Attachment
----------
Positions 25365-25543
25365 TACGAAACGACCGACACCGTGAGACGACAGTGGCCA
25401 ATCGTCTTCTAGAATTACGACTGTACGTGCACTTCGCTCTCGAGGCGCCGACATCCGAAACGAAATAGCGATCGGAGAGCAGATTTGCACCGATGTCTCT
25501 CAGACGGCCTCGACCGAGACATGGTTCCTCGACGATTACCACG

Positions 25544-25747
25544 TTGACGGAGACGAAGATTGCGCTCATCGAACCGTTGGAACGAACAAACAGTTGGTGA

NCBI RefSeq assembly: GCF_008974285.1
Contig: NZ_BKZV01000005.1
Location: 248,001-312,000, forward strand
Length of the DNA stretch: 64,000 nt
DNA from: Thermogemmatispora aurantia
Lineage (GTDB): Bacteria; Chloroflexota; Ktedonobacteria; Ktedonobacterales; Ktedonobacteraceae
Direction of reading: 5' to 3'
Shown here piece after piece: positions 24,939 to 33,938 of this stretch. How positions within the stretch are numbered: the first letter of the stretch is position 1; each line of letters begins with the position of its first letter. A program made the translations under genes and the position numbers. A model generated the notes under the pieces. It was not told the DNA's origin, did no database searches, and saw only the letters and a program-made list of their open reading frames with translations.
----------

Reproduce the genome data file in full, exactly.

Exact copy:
Positions 25365-25543
25365 TACGAAACGACCGACACCGTGAGACGACAGTGGCCA
25401 ATCGTCTTCTAGAATTACGACTGTACGTGCACTTCGCTCTCGAGGCGCCGACATCCGAAACGAAATAGCGATCGGAGAGCAGATTTGCACCGATGTCTCT
25501 CAGACGGCCTCGACCGAGACATGGTTCCTCGACGATTACCACG

Positions 25544-25747
25544 TTGACGGAGACGAAGATTGCGCTCATCGAACCGTTGGAACGAACAAACAGTTGGTGA

NCBI RefSeq assembly: GCF_008974285.1
Contig: NZ_BKZV01000005.1
Location: 248,001-312,000, forward strand
Length of the DNA stretch: 64,000 nt
DNA from: Thermogemmatispora aurantia
Lineage (GTDB): Bacteria; Chloroflexota; Ktedonobacteria; Ktedonobacterales; Ktedonobacteraceae
Direction of reading: 5' to 3'
Shown here piece after piece: positions 24,939 to 33,938 of this stretch. How positions within the stretch are numbered: the first letter of the stretch is position 1; each line of letters begins with the position of its first letter. A program made the translations under genes and the position numbers. A model generated the notes under the pieces. It was not told the DNA's origin, did no database searches, and saw only the letters and a program-made list of their open reading frames with translations.